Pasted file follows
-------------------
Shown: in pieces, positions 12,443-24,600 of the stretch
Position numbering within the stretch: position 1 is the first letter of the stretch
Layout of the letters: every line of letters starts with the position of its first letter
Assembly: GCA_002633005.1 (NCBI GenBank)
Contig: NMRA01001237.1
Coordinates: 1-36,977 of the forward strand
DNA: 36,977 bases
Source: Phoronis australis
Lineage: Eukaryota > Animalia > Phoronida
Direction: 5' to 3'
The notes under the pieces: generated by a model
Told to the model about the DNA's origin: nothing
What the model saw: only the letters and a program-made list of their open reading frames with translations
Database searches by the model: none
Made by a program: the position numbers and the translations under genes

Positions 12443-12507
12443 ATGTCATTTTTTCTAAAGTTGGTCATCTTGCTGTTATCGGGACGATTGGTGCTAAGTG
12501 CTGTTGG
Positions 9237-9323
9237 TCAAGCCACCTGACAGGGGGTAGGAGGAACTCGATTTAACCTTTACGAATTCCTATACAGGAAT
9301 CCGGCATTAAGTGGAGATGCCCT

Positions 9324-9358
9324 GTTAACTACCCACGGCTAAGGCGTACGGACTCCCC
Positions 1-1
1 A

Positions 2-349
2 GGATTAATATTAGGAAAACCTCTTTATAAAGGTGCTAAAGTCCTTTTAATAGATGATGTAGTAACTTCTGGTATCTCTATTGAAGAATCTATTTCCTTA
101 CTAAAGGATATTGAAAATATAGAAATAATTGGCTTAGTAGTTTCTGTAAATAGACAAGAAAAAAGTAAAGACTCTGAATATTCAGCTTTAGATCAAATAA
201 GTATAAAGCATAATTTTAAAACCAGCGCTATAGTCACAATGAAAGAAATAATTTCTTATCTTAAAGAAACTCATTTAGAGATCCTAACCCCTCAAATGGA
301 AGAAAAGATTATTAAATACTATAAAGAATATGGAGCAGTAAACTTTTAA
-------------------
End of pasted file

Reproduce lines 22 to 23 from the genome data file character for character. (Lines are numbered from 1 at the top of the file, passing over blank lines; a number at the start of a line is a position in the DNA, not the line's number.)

Positions 9324-9358
9324 GTTAACTACCCACGGCTAAGGCGTACGGACTCCCC